As I have recently been sharing, the term “busy” is no longer a part of my everyday vocabulary. After years of wrestling with anxiety, competition, perfectionism, and overcommitment, I have realized that busyness is not a game to win or competition to engage in. The lie I continued to buy into was that my to do list defined me and busyness was a badge of honor. But while I’m over that game and strive to live a life full of intentionality, margin, and breathing room, there are still times when life gets a little too full or the temptation to compete with busyness grows. When those moments come, I have five little habits that I practice to help reduce stress, realign priorities, and lead with grace.
1 | Take a Time Out
Do you remember fighting with your sibling or friend as a kid and being told by a parent to breathe and count to ten? Oh, I got told this all the time! And as stubborn as I was (and still am), I did actually feel better after I took that deep breathe. This is one of the reasons why deep breathing, meditation and yoga have been linked to helping reduce stress levels, blood pressure, and a myriad of heart disease. Often times, we don’t actually breathe deep enough. We get uptight, our breath shortens, and we don’t allow enough oxygen to get to our brain to think concretely and critically. But by pausing and doing what your mama taught you – count to ten and take a deep breath – you’re not only giving yourself a break between reacting, you’re also slowing your body down, increasing blood flow, and retraining your body to breathe first.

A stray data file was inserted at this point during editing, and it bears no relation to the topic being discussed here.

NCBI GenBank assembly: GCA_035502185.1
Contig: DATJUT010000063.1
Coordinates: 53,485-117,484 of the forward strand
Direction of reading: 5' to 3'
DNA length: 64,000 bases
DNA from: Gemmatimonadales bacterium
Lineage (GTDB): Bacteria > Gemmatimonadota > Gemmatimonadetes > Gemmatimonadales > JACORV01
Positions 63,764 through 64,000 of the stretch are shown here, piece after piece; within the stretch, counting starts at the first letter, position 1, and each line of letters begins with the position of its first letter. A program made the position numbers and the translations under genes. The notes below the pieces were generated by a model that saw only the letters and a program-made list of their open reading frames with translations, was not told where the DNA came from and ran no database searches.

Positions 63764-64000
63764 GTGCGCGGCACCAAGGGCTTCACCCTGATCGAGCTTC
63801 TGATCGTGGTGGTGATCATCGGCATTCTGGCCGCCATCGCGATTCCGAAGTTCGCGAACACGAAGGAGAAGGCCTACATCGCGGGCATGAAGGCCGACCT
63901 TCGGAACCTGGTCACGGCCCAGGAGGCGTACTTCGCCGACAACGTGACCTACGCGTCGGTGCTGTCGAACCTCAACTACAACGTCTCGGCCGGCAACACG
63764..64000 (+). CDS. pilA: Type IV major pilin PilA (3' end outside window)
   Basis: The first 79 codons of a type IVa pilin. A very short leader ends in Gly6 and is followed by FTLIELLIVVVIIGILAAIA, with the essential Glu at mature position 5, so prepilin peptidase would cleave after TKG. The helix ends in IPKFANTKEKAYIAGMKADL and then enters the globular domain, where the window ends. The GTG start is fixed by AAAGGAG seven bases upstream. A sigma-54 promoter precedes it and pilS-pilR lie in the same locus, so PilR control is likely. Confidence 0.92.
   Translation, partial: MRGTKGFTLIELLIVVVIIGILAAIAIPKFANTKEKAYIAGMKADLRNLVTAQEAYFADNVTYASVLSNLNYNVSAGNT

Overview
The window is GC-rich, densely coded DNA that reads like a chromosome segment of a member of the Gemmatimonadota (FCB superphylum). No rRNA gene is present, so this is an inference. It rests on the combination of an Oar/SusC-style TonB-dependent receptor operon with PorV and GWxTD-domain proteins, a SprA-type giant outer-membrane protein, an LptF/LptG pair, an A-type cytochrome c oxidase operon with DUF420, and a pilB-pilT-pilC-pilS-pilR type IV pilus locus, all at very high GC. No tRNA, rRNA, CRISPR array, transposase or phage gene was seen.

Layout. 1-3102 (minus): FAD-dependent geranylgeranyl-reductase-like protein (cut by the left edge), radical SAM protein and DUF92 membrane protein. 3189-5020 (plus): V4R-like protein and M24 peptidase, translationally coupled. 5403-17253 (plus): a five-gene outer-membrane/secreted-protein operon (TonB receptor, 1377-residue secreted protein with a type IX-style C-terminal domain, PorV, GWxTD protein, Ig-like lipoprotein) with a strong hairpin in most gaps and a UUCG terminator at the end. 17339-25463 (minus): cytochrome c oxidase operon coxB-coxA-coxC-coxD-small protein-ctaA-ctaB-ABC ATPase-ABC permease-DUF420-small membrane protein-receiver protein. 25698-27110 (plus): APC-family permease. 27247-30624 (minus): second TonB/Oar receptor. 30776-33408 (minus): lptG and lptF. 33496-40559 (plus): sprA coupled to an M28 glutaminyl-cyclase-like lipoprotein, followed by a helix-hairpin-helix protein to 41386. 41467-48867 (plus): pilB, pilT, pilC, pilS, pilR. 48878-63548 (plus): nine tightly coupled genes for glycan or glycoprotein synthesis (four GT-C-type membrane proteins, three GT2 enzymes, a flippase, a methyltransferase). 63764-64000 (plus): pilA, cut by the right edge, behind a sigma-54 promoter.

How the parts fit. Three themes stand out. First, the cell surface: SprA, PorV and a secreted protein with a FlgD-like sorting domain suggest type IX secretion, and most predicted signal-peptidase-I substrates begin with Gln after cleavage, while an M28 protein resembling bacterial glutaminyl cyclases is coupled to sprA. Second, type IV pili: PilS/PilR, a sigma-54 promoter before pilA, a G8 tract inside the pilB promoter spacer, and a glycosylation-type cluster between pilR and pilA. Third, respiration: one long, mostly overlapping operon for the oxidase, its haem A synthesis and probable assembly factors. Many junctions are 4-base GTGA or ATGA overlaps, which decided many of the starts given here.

2 | Write it Out
Often times called a “Brain Dump”, this is a pretty regular tip to combat stress and overwhelm. Previous to our move to Colorado, I was on staff at a church for seven years and my primary responsibility was handling the moving behind-the-scenes parts of our weekly worship services. Most of the time this was completely manageable, but twice a year (Easter and Christmas) we would have special services, creative elements, extra rehearsals, and additional people and moving parts involved in the services, all of which necessitated lots of communication and attention to detail. In the weeks leading up to Easter week and our Christmas Eve services, I would take out a huge piece of paper and write down everything that had been bouncing around in my head. Print music for band? Write it on the list. Order pizzas for rehearsal? It’s on there. Do a load of laundry because we are now to the “desperate” part of our wardrobe? Mark it down. Not only do you then get an extra boost of accomplishment for crossing something off the list, but I often found that what I had to do was a lot less than what I thought I had to do.
3 | Create a “Do Not Do” List
You can do anything. You just can’t do everything.
This was something I first heard one of my favorite authors, Shauna Niequest, talk about. We often get so bogged down by the “shoulds” of life – each dinner “should” have four courses of fresh food, my home “should” look like it was professionally designed, life “should” be organized and scheduled every moment, my kids “should” be involved in more sports or activities, I “should” be volunteering or baking or cleaning or socializing more, we “should” be married with three kids by now…and the list goes on and on (when it comes to the list of what you’re body “should” look like, here is a great blog post about self-love and body confidence).